MATERIALS AND METHODS: Patients undergoing surgical management for colorectal cancer with anastomosis from January 2014 till September 2017 were included for analysis. Cases undergoing MBP + AB were included in the study group. Patients undergoing MBP - AB were included in the control group. Both groups were compared with regard to the rate of AL.
RESULTS: Four hundred and ninety-six patients: 125 undergoing MBP + AB and 371 undergoing MBP - AB were included for analysis. Significantly, more male patients were included in the MBP - AB group compared to the MBP + AB group: 60.1% vs. 45.6% respectively (p = 0.03). Both groups were similar with regard to age distribution and clinicopathological findings (p > 0.05). The rate of AL was significantly higher in the control group (MBP - AB) compared to study group (MBP + AB) (9.1% vs. 4.0%, p = 0.03).
CONCLUSION: Mechanical bowel preparation with additive oral antibiotics prior to elective colorectal resection with anastomosis significantly reduces the risk of AL. Therefore, mechanical bowel preparation with additive non-absorbable oral antibiotics should be recommended in all cases prior to elective colorectal surgery.
PMID: 30651119 [PubMed - in process]
Pregnant Women in Turkey Experience Severe Fear of Childbirth: A Systematic Review and Meta-Analysis.
J Transcult Nurs. 2019 Jan 17;:1043659618823905
Authors: Deliktas A, Kukulu K
BACKGROUND: Culture is an important factor to determine fear of childbirth which is shaped by social learning processes. The purpose of this study is to determine the level of fear of childbirth among Turkish healthy pregnant women.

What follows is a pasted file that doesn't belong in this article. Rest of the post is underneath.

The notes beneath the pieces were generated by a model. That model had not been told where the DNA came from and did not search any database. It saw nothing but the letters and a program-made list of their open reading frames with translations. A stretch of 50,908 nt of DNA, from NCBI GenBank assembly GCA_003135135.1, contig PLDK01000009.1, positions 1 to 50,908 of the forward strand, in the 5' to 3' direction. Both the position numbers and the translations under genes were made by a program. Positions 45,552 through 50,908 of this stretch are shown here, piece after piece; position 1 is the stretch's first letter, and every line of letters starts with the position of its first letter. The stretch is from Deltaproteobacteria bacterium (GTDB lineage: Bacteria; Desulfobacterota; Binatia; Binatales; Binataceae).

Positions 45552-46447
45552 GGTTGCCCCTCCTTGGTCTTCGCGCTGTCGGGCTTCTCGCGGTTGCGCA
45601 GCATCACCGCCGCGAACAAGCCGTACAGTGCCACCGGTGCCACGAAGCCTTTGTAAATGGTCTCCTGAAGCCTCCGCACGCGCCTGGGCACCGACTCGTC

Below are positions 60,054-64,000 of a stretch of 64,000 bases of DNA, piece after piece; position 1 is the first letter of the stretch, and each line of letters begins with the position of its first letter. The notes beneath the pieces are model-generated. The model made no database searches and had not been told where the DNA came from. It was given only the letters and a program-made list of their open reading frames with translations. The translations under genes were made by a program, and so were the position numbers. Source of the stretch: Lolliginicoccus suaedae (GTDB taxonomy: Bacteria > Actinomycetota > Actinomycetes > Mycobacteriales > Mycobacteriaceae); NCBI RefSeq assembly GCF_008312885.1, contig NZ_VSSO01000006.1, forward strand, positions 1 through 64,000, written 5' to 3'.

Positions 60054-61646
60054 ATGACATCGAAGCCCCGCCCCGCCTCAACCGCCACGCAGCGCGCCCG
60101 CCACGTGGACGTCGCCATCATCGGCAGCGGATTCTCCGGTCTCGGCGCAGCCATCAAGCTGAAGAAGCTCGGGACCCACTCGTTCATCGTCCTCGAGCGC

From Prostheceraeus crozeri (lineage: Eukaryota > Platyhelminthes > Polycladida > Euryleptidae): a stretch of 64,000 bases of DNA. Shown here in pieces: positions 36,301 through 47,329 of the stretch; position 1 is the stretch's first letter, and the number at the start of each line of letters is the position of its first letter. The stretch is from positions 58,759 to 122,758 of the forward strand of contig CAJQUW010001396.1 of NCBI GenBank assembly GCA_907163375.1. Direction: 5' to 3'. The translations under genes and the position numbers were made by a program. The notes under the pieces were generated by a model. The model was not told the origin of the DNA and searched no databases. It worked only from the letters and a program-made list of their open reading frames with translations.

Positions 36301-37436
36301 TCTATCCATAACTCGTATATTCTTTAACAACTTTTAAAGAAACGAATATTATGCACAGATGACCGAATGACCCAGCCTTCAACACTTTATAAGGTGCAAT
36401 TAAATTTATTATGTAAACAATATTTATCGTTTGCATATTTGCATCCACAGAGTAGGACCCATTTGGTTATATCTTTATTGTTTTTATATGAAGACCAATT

METHOD: The researchers reviewed the eight databases considering inclusion criteria and 14 studies were included. The data analysis was conducted using meta-analysis.
RESULTS: Pregnant women experienced severe levels of fear, 67.26 ± 4.08, 95% confidence interval [59.26, 75.26], and 21 out of every 100 women experienced clinical level of fear. Between study variance was significant for parity (Qb = 6.40, p = .04) and region (Qb = 19.14, p = .00) moderators.
CONCLUSIONS: The high level of FOC, particularly in the Eastern region, suggests that some of the cultural factors in the Eastern region in Turkey negatively affect the birth expectations. In a country like Turkey with a multicultural population, the health care professional should provide culturally sensitive care.
PMID: 30651038 [PubMed - as supplied by publisher]
The brave blue world: Facebook flow and Facebook Addiction Disorder (FAD).
PLoS One. 2018;13(7):e0201484
Authors: Brailovskaia J, Rohmann E, Bierhoff HW, Margraf J
The present study investigated the relationship between flow experienced when using Facebook (Facebook flow; i.e., experience of intensive enjoyment and pleasure generated by Facebook use due to which the Facebook activity is continued even at high costs of this behavior) and Facebook Addiction Disorder (FAD). In a sample of 398 Facebook users (age: M (SD) = 33.01 (11.23), range: 18-64), the significant positive association between Facebook flow and FAD was positively moderated by the intensity of Facebook use. Exploratory factor analysis revealed that all six items assessing FAD loaded on the same factor as two items belonging to the subscale telepresence of Facebook flow. Therefore, the close link between Facebook flow and FAD may in particular result from the immersion in an attractive online world created by Facebook, where users escape to forget their everyday obligations and problems. Present results provide first evidence that Facebook flow may be an anteceded of FAD and indicate the mechanisms that may contribute to its development and maintenance. Practical applications for future studies and limitations of present results are discussed.
PMID: 30048544 [PubMed - indexed for MEDLINE]